During the First World War, because of the shortage of metal in Germany,
paper money was used, and in the villages of Konigsaue and Ströbeck
currency was printed with a chess theme.
In Konigsaue paper currency showed a chessboard divided into 4 quarters,
each quarter labeled 10 pfg [pfennig]. The chessboard either showed a
chess position covering the whole board, or each corner of the board
showed an individual position.
Ströbeck, the famous chess village in Germany, where every man, woman and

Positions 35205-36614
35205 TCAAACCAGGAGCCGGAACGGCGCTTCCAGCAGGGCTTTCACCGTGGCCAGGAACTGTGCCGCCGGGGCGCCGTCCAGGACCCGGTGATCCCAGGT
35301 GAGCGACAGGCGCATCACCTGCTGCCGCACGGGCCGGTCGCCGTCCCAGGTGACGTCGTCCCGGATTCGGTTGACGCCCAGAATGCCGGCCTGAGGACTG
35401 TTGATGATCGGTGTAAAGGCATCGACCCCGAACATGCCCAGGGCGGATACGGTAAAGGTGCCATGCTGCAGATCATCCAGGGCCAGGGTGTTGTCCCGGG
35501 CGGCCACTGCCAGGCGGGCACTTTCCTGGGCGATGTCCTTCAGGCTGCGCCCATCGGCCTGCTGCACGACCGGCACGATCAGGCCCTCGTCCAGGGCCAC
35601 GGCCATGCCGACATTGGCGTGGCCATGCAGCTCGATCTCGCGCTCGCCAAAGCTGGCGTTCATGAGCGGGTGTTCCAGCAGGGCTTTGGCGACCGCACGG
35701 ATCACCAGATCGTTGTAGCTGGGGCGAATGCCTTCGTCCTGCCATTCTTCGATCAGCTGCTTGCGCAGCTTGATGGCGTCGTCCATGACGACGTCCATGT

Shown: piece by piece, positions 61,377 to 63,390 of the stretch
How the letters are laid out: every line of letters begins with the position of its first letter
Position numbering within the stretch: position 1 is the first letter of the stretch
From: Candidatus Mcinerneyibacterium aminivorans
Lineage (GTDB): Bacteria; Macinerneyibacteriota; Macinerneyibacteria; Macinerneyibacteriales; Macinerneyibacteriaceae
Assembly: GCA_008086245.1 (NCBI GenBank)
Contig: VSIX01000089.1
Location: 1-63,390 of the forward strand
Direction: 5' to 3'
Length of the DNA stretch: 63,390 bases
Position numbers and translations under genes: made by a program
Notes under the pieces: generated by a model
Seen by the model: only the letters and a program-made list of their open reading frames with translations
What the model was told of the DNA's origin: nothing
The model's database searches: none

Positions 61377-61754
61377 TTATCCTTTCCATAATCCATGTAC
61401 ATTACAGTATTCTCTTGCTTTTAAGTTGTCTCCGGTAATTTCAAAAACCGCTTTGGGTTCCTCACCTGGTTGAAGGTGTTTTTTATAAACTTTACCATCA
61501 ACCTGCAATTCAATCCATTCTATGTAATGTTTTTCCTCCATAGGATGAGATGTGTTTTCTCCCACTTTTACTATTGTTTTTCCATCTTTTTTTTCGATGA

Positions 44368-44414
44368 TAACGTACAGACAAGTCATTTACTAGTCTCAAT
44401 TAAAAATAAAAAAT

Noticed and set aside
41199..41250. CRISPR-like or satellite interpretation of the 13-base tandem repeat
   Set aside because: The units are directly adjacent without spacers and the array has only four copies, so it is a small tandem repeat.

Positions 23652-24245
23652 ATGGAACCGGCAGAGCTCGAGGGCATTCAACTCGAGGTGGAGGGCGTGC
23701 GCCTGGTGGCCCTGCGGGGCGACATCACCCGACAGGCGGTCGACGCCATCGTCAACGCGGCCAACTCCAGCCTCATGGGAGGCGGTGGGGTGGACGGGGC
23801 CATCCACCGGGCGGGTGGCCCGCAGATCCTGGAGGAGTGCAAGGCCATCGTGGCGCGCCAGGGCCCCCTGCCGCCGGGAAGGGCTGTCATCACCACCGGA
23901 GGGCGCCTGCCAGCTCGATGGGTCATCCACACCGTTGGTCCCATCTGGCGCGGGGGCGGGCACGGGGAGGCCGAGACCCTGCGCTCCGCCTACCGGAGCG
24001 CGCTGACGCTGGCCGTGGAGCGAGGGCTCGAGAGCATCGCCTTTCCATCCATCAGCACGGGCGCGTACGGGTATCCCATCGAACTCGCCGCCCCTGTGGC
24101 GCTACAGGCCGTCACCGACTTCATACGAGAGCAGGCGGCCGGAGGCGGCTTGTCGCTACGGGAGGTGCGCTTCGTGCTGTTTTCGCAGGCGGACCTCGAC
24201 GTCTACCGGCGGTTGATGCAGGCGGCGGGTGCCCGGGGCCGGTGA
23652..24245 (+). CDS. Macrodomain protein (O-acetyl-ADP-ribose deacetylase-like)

child is said to play the game, printed money in denominations of 25 pfg,
50 pfg and 75 pfg with a chess picture or cartoon. One cartoon shows Uncle
Sam hammering across a pathway of stars and stripes at a King with a
battering ram, labeled the 14 points of the Versailles Treaty and named
Fool's Mate; another shows Bismarck as World Chess Champion, and a
third shows the historical chess castle of the village in the background,
with the agriculture and industry of the village in the foreground,
labeled Nature's Chess Board.